POST D

Looking at the case of Mexico City, poor waste policies are a threat to public health and the environment. Yet it has plans to solve its problem, by affording the rights of the Bordo Poniente landfill site to BMLMX Power Company. They plan to build a biogas plant on the landfill site, converting the majority of the waste into usable biogas. A recent development pans to use the biogas to light the streets of Mexico City. Not only will this drastically reduce the amount of energy used, but will reduce the levels of carbon dioxide each year

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“It is estimated that a reduction of around 1.4 to 2 million tonnes of greenhouse gas emissions can be achieved during the first year of biogas utilisation,” says Menéndez-Garza.

Biogas is essentially created by using anaerobic decomposition on all organic substances in landfill waste. Landfill restoration must prevent greenhouse gases from migrating into the atmosphere while avoiding smouldering fires, therefore gas must be extracted under controlled conditions. Perforated tubes are drilled into the landfill body and connected by a pipework system. Using a blower, the gas is extracted from the landfill.landfill_large.jpg

So turning landfill into biogas is a very viable and sustainable way of managing waste. In particular with the case of Mexico City, where the waste management is already dire, it allows the City to profit of waste. However the inorganic waste must also be addressed.

Mexico City Government’s have made an agreement with CEMEX – the world’s largest building materials suppliers and cement producer – to deliver up to 3,000 tonnes of solid waste inorganic fraction (SWIF). SWIF is separated from materials that can be immediately recycled (e.g. aluminium and glass) or otherwise these materials would add to more landfill.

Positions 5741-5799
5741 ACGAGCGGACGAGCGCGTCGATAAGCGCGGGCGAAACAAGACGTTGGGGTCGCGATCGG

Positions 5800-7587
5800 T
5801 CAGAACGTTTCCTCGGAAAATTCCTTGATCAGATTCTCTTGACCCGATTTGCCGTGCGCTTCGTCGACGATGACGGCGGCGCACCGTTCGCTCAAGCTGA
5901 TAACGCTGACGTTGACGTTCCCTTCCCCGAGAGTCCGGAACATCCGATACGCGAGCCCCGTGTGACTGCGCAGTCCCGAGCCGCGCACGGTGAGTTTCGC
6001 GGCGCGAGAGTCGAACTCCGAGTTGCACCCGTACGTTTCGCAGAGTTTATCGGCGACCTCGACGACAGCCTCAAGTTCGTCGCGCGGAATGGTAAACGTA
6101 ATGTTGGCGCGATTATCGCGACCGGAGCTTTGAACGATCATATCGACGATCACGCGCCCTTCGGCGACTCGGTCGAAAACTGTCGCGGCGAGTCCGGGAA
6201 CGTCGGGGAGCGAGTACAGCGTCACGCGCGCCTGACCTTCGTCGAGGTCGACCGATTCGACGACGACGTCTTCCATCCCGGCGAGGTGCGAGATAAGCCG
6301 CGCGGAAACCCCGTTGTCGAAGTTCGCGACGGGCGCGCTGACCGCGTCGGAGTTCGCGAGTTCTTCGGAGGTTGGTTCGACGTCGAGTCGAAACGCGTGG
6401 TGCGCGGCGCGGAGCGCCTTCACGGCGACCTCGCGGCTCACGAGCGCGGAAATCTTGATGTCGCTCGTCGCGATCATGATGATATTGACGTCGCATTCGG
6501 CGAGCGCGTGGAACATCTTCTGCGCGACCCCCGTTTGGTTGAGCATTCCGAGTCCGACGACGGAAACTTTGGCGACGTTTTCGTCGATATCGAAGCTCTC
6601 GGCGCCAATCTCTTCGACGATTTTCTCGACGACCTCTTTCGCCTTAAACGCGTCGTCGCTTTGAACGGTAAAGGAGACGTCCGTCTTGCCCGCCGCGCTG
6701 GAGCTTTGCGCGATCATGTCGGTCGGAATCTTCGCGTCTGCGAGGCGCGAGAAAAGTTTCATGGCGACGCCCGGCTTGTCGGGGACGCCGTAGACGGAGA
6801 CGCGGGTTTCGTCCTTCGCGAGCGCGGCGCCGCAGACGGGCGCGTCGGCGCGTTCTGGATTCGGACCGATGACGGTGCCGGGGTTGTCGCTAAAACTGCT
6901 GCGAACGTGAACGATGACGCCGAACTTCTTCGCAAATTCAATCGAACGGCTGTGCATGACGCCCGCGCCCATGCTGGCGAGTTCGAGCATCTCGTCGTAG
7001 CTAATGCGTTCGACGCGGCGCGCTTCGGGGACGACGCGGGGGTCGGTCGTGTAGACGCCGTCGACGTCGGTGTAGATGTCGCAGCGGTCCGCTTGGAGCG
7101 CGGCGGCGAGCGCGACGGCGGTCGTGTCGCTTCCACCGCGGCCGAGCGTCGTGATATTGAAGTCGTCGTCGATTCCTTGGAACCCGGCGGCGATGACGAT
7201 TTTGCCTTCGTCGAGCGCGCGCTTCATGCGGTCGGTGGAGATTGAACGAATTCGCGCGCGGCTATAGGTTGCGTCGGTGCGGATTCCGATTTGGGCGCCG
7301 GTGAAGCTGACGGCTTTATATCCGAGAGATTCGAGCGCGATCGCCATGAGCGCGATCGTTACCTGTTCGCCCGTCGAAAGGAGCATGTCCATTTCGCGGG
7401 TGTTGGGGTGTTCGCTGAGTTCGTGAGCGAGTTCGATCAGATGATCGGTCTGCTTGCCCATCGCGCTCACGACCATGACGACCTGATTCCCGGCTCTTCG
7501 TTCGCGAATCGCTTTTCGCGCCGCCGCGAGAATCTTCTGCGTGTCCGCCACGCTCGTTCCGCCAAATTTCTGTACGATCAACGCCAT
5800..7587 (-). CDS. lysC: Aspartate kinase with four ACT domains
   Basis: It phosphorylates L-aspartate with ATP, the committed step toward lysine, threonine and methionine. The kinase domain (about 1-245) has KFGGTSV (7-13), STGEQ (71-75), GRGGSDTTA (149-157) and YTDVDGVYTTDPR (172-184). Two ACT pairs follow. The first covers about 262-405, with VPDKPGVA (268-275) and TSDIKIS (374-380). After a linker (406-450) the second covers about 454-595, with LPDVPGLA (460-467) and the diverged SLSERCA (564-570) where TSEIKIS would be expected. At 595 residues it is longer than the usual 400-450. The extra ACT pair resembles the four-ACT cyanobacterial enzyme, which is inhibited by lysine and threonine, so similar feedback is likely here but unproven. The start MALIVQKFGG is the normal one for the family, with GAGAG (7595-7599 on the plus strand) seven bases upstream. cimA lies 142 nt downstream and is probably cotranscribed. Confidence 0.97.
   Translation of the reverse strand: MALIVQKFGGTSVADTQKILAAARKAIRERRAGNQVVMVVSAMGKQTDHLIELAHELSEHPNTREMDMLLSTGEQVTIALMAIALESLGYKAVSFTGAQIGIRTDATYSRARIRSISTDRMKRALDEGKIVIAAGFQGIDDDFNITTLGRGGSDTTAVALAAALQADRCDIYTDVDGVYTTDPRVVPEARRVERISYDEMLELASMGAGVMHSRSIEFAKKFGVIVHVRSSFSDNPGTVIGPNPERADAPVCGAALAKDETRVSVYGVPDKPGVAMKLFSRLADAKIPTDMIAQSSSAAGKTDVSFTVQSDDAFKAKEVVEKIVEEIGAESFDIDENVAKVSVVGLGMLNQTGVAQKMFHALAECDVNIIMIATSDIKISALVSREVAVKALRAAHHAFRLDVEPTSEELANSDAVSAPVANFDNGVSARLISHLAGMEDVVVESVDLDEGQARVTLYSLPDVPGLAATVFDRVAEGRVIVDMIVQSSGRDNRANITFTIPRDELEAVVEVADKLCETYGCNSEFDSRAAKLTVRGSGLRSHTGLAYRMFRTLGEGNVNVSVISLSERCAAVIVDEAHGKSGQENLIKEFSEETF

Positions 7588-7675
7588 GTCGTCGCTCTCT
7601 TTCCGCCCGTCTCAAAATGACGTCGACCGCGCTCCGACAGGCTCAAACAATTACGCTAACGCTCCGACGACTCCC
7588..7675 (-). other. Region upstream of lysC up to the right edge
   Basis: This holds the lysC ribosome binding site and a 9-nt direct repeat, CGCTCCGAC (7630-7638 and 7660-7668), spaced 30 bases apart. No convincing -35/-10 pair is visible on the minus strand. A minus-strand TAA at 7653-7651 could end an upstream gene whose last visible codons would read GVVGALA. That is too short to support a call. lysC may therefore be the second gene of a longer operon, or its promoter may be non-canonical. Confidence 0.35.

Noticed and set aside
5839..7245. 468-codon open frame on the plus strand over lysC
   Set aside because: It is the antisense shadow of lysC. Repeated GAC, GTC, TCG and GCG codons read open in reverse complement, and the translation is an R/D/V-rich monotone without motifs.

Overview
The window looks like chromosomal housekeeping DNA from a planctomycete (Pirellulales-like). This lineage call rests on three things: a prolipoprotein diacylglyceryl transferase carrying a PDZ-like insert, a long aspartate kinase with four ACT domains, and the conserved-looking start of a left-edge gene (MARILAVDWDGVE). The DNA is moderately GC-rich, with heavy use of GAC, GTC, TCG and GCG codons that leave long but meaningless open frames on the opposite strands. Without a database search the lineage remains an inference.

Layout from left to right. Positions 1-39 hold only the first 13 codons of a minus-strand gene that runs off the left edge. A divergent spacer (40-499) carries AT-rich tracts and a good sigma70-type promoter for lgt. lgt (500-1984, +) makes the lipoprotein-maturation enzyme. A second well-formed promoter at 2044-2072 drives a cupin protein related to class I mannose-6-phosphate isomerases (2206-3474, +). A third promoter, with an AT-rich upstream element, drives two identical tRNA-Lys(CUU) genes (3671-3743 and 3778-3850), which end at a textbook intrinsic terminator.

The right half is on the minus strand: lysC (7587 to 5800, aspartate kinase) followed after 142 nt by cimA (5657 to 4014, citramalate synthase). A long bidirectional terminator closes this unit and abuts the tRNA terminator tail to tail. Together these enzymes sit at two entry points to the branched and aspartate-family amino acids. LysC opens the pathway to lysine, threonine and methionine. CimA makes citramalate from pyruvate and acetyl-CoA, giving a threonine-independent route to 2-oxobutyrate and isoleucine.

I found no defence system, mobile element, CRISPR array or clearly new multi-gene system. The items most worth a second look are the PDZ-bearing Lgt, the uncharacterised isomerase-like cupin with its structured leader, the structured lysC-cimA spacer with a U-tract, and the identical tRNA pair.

Therefore the processing of SWIF decreases the amount of material going into landfill. This prolongs the life span of existing landfills and means the creation of new sites can be avoided. Reports argue, that even fuel spent in transporting the SWIF, has a lesser impact on the environment, than if they were sent to landfill.

Unfortunately, the closure of the landfill site has caused some unusual problems. Individuals claim, that the closure has destroyed and entire community that has based it self in salvaging parts from the landfill. It seems there are some in Mexico City, that have a strong will to recycle.

But the magnitude of the problem the landfill has reached, vastly outweighs any recycling effort. Given all the benefits of converting the waste into natural energy, and trade, this is by far the best option.

Now Mexico City creates 12,500 metric tonnes of municipal solid waste per day. It has reduce the amount going to landfill to 5,500 tonnes, in order for it to be sustainable. Through the proposed recycling programme, 1,023 tonnes of waste will be converted into energy. 507 tonnes will be turned  into compost. These are the necessary changes Mexico city needs, to being a more sustainable path. It should learn from its past; recycling is the key to avoiding such crises. Educating people to be mindful of their organic waste, is an assured way to prevent future problems from occurring, but strong government policies will be key.

Images:

References:

Michell. G, 18th January 2013, ‘How Mexico city turned garbage into fuel’. Available on: http://cities-today.com/how-mexico-city-has-turned-garbage-into-fuel/

https://www.clarke-energy.com/landfill-gas/

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